Twelve months down the line and the public sector pension issue is as contentious as ever.
In June, the British North American committee put the cost of public sector pensions at 85 per cent of GDP. At £1.2tn that is a slightly higher figure than the £915bn estimated by the CBI last December, and, says BNAC, works out at a cost of £20,000 for every Briton.
Perhaps riled by what might appear to be outside interference in UK policy matters the TUC last month issued a briefing to “explode” the myths surrounding the subject. It argued that the £1.2tn figure was misleading, pointing out that the Treasury’s estimated cost of public sector pensions is 1.5 per cent of GDP, rising to 2 per cent over the next 20 years. Interestingly, the TUC did not dispute the figure.
The TUC also addressed the frequent accusation that nothing is being done to contain costs. It says almost all new joiners now have a retirement age of 65 and that the employee contributions into public sector pensions have risen following reforms to schemes. The ability to buy back extra years’ entitlement has also been restricted for most members.
But the biggest argument in the TUC’s favour will remain the meagre size of many of the final- salary pensions that are being paid. Half of the women in the NHS scheme, the biggest of all, will get less than £3,500 a year, while the average local government pension stands at £4,000. A majority of all public sector workers get less than £5,000 a year pension, although the average scheme is £7,000. One thing these figures demonstrate is just how low the pay is for millions of public sector workers, although the size of these pots also reflects broken work records.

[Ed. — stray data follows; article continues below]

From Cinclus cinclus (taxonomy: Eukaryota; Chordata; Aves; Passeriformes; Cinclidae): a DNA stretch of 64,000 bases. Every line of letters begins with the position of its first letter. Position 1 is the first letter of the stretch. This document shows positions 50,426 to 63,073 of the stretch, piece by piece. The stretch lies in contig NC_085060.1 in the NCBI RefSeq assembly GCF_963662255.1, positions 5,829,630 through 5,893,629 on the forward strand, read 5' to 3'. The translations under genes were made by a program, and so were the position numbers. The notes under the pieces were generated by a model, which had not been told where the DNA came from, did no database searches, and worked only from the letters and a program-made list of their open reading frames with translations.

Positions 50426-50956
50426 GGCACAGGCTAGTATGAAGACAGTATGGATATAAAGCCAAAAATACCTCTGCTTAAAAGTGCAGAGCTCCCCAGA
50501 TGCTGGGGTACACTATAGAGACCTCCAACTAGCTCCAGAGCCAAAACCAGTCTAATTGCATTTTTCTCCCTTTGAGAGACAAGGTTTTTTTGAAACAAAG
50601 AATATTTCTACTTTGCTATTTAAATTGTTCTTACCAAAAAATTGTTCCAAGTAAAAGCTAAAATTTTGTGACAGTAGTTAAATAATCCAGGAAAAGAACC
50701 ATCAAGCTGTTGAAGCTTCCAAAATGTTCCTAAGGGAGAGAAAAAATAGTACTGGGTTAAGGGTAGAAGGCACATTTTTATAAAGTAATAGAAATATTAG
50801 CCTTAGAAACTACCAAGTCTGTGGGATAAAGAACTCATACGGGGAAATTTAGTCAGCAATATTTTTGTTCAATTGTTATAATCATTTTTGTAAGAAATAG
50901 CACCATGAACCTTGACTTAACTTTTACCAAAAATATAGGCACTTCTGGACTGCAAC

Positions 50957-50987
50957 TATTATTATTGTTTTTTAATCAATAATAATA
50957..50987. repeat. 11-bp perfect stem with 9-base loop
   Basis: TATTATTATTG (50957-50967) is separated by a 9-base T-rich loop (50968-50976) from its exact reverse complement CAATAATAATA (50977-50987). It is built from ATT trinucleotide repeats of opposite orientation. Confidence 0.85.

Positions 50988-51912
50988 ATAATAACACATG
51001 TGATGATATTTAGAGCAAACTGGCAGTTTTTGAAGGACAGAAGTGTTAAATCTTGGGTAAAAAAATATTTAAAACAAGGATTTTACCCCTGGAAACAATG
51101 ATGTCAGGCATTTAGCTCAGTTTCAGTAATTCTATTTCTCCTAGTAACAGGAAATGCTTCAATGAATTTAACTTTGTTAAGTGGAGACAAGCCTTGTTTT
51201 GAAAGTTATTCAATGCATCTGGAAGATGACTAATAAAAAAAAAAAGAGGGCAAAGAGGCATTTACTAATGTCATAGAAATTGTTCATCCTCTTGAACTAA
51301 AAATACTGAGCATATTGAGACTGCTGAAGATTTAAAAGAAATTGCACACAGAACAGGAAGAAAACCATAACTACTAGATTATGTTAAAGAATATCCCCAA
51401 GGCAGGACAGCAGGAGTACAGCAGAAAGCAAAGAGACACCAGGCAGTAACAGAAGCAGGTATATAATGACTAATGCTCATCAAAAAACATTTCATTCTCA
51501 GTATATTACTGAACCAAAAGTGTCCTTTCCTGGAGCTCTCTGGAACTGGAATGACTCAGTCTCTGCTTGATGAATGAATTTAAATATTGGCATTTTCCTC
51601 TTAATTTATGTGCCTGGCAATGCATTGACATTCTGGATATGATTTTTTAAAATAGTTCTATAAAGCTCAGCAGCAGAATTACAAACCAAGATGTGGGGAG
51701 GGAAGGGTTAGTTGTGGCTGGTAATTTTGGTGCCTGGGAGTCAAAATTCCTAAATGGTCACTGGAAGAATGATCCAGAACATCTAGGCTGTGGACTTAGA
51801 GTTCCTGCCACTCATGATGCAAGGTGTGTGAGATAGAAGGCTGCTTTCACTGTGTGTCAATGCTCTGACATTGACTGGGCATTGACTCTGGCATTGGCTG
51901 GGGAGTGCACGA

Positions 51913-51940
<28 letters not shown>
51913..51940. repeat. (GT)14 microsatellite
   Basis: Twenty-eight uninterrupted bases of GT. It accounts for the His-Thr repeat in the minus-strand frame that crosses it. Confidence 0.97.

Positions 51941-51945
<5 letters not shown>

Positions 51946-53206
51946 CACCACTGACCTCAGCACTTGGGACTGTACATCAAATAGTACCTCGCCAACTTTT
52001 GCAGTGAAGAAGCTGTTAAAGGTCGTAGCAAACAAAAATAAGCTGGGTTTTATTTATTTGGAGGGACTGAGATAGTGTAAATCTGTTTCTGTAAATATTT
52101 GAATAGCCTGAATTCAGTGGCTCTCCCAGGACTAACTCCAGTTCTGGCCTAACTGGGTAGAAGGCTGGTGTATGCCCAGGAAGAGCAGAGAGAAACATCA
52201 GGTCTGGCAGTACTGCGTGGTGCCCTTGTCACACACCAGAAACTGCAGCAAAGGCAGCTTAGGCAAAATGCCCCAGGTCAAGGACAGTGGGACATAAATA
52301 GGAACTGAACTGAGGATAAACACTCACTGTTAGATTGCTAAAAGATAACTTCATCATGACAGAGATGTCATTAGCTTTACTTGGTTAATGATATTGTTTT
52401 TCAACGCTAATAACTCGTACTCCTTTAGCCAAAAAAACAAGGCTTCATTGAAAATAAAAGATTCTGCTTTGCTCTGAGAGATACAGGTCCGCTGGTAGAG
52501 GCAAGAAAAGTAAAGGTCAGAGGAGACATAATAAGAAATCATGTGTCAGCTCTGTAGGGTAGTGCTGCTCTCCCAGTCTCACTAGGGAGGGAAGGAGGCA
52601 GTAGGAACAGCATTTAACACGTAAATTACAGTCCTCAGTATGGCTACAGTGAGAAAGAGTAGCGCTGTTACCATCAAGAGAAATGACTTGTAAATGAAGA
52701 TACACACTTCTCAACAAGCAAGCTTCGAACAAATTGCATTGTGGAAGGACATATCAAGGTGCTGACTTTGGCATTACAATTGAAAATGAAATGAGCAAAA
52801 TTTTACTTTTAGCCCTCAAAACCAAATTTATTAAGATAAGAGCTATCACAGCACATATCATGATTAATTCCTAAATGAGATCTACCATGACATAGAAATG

I doubt that any politician would want to be seen to be forcing a public sector worker on course for a pension of £3,500 a year towards a cheaper, riskier option. Where popular outrage is more tangible is against the public sector establishment – high-earners such as local authority chief executives, Whitehall mandarins, senior NHS staff and, yes, MPs, all of whose pensions cost the public purse dearly.
The TUC report highlighted an average pension of £200,000 a year for many of the directors of private sector companies but it is silent as to the proportion of the cost of the public sector pension liability eaten up by the top 5 per cent. This should be the real battleground, not changing the accrual rate for staff on a salary of £15,000 a year or putting part-time hospital staff into money-purchase plans.
Ironically, the Government has already moved to rein in the cost of these state pension fat cats, with the controversial changes brought in with this year’s Budget. It had hoped this move would tap into the popular anger against bulging final-salary pensions of both public and private sector bosses. Instead, it succeeded in upsetting the entire pension community.
Both sides remain poles apart in the argument over public sector pensions. They need to accept where their opponents’ points are valid if they are to address the genuinely contentious issues.
John Greenwood is editor of Corporate Adviser